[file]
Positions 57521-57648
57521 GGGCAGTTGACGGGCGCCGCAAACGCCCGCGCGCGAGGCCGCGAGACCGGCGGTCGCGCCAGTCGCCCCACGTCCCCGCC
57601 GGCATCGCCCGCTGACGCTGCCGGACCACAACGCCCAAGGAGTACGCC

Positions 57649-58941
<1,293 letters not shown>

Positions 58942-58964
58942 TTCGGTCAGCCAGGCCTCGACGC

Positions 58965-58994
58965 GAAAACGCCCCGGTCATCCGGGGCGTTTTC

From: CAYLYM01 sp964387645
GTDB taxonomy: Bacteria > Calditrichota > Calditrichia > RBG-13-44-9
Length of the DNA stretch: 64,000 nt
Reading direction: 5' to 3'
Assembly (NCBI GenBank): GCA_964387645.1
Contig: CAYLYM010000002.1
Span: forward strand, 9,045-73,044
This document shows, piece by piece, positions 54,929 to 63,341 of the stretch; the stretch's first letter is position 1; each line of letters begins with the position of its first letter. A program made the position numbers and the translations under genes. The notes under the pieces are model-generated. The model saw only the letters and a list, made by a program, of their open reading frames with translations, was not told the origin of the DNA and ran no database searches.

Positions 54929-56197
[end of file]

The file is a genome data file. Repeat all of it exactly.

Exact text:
Positions 57521-57648
57521 GGGCAGTTGACGGGCGCCGCAAACGCCCGCGCGCGAGGCCGCGAGACCGGCGGTCGCGCCAGTCGCCCCACGTCCCCGCC
57601 GGCATCGCCCGCTGACGCTGCCGGACCACAACGCCCAAGGAGTACGCC

Positions 57649-58941
<1,293 letters not shown>

Positions 58942-58964
58942 TTCGGTCAGCCAGGCCTCGACGC

Positions 58965-58994
58965 GAAAACGCCCCGGTCATCCGGGGCGTTTTC

From: CAYLYM01 sp964387645
GTDB taxonomy: Bacteria > Calditrichota > Calditrichia > RBG-13-44-9
Length of the DNA stretch: 64,000 nt
Reading direction: 5' to 3'
Assembly (NCBI GenBank): GCA_964387645.1
Contig: CAYLYM010000002.1
Span: forward strand, 9,045-73,044
This document shows, piece by piece, positions 54,929 to 63,341 of the stretch; the stretch's first letter is position 1; each line of letters begins with the position of its first letter. A program made the position numbers and the translations under genes. The notes under the pieces are model-generated. The model saw only the letters and a list, made by a program, of their open reading frames with translations, was not told the origin of the DNA and ran no database searches.

Positions 54929-56197